by Max Collins and Mickey Spillane
In Shootout at Sugar Creek, 6th of the Caleb York series (Kensington Books 2021), County Sheriff–and de facto Marshal–of Trinidad New Mexico finds himself in yet another death-defying battle not of his own making. His background includes lots of killing–almost all of men who deserved it–but many which would have left him dead if he’d been just a bit less observant of his surroundings or slower with his gun. Now, he thinks he has found a town to settle into as Sheriff, make sure life is safe for the residents and the female rancher he hopes to one day marry. That is, until another female rancher comes to town, buys up properties bankrupted by the Big Die (a time in Old West history where the winter cold and snow was so fierce, it killed off many of the cattle). When she sets her sights on the ranch owned by Caleb’s girlfriend, Willa, neither will give in and a range war threatens. As town sheriff, Caleb is sworn to uphold the law and in this case, knows he must even though the woman he loves is on the opposite side. How does he serve justice and still keep Willa’s love?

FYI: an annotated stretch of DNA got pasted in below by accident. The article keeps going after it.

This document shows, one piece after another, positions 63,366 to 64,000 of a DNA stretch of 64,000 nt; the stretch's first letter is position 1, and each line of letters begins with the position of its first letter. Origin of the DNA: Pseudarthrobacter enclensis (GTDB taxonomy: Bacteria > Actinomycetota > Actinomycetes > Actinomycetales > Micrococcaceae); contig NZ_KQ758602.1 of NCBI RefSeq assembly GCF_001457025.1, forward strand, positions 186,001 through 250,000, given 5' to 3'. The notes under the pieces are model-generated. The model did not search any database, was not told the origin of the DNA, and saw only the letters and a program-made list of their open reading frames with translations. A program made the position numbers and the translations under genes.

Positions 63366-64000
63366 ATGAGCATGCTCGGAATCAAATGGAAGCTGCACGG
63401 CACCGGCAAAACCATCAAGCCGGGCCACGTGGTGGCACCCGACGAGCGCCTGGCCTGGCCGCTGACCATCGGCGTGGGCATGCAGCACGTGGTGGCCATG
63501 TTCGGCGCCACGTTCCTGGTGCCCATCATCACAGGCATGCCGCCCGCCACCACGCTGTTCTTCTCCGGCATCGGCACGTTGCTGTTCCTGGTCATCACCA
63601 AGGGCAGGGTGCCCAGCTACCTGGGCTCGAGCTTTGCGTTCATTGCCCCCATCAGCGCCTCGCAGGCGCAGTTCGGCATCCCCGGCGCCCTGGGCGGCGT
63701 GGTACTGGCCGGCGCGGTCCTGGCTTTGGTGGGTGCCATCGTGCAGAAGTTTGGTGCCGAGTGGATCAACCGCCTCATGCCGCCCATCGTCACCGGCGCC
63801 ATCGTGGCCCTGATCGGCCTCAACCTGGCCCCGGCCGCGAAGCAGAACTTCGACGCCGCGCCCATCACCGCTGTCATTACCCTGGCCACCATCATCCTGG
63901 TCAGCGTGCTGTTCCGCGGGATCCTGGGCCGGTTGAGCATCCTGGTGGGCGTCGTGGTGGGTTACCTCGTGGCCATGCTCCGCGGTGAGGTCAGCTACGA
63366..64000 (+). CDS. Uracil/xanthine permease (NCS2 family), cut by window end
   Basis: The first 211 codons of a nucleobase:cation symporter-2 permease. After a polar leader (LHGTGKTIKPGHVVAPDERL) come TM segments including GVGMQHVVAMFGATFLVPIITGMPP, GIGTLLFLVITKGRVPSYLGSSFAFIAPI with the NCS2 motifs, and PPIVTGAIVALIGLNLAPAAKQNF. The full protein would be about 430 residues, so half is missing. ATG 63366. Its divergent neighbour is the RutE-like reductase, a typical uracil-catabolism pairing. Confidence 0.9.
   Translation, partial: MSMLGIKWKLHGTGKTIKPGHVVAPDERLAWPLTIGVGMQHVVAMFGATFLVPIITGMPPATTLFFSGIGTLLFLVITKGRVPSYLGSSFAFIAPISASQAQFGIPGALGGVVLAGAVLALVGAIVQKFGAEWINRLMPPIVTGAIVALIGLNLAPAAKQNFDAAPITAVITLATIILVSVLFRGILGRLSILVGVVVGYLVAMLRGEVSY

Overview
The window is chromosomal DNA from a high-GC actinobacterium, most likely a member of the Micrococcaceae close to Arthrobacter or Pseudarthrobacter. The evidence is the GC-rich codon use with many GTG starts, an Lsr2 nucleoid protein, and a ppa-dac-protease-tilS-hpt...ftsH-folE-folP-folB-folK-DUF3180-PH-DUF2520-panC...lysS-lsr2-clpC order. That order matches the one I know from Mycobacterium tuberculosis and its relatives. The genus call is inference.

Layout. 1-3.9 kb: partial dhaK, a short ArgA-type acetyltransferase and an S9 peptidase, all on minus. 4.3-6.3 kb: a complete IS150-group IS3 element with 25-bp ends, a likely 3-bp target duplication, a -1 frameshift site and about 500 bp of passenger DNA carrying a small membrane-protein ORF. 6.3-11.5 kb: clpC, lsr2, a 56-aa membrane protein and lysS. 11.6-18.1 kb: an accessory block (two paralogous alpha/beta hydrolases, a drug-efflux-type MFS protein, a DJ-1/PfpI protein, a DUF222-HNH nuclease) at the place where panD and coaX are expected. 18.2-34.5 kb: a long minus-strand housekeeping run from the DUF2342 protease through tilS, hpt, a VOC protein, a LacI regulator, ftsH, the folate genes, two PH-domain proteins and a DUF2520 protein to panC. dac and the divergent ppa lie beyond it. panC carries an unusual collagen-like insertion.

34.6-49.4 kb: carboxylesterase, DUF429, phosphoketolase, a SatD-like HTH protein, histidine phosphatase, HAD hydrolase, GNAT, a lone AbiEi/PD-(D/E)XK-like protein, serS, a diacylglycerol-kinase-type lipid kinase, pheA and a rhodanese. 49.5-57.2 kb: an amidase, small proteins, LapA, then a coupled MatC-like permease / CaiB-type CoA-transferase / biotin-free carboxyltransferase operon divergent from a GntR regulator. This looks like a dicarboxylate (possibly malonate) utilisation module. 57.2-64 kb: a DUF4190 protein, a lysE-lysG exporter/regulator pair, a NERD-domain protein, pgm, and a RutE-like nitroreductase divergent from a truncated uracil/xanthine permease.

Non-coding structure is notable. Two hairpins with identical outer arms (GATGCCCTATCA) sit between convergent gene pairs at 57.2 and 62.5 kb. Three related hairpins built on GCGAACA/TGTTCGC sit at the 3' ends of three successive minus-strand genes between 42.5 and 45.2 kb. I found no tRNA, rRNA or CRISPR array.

Before anything gets better, it gets a whole lot worse.
Max Collins wrote this story from notes left before Mickey Spillane died in 2006. As I read, I caught tantalizing whiffs of the unique style and intriguing twists of all Spillane stories. It is one of many Collins has written based on the prodigious outlines Spillane created and has everything you want in a good ol’ western story.
by Larry Sweazy
in Larry Sweazy’s Book One of the Trusty Dawson US Deputy Marshall series, Lost Mountain Pass, Trusty Dawson is a US Deputy Marshall with a long history of law enforcement prior to the US Marshalls. He’s good with his guns and always trusted with the most challenging jobs. One of his claims is that he’s never lost someone he was guarding. But this last one, guarding the judge who convicted three villainous brothers to hang, might be the one that changes all that (no spoilers). Not only does Trusty end up ferrying the hated daughter of these three brothers to a new beginning but unknown to him, someone who hates him more than they love justice has placed a bounty on his head that is attracting a passel of bounty hunters: